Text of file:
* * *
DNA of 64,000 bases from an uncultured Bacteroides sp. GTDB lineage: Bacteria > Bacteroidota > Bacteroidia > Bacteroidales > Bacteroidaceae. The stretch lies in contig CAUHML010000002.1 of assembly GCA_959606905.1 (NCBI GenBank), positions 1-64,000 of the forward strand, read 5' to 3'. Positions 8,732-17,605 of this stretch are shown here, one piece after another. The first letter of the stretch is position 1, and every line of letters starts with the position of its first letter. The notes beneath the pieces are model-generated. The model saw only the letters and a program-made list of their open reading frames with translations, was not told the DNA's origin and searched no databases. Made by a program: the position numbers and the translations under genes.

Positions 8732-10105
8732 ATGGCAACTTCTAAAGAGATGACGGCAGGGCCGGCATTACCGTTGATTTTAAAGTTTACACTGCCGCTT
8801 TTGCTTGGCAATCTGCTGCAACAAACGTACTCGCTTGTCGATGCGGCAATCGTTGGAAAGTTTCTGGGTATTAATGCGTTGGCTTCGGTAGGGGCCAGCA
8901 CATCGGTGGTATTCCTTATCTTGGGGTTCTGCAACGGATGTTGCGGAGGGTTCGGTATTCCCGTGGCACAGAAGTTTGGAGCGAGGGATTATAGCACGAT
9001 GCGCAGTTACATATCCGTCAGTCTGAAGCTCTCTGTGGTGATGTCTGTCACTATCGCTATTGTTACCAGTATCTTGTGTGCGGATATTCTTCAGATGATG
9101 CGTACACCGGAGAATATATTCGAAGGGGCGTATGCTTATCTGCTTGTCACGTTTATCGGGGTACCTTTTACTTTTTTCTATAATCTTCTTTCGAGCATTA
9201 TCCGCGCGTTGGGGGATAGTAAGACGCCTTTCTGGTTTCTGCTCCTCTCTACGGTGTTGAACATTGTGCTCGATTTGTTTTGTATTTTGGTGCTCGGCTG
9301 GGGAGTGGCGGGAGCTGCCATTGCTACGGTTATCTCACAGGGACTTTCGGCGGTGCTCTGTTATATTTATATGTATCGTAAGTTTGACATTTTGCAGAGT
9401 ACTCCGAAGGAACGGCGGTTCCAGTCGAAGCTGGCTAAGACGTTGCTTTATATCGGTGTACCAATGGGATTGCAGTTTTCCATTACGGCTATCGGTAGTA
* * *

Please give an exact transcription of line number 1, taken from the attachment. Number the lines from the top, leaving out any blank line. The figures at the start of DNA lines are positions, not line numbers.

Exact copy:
DNA of 64,000 bases from an uncultured Bacteroides sp. GTDB lineage: Bacteria > Bacteroidota > Bacteroidia > Bacteroidales > Bacteroidaceae. The stretch lies in contig CAUHML010000002.1 of assembly GCA_959606905.1 (NCBI GenBank), positions 1-64,000 of the forward strand, read 5' to 3'. Positions 8,732-17,605 of this stretch are shown here, one piece after another. The first letter of the stretch is position 1, and every line of letters starts with the position of its first letter. The notes beneath the pieces are model-generated. The model saw only the letters and a program-made list of their open reading frames with translations, was not told the DNA's origin and searched no databases. Made by a program: the position numbers and the translations under genes.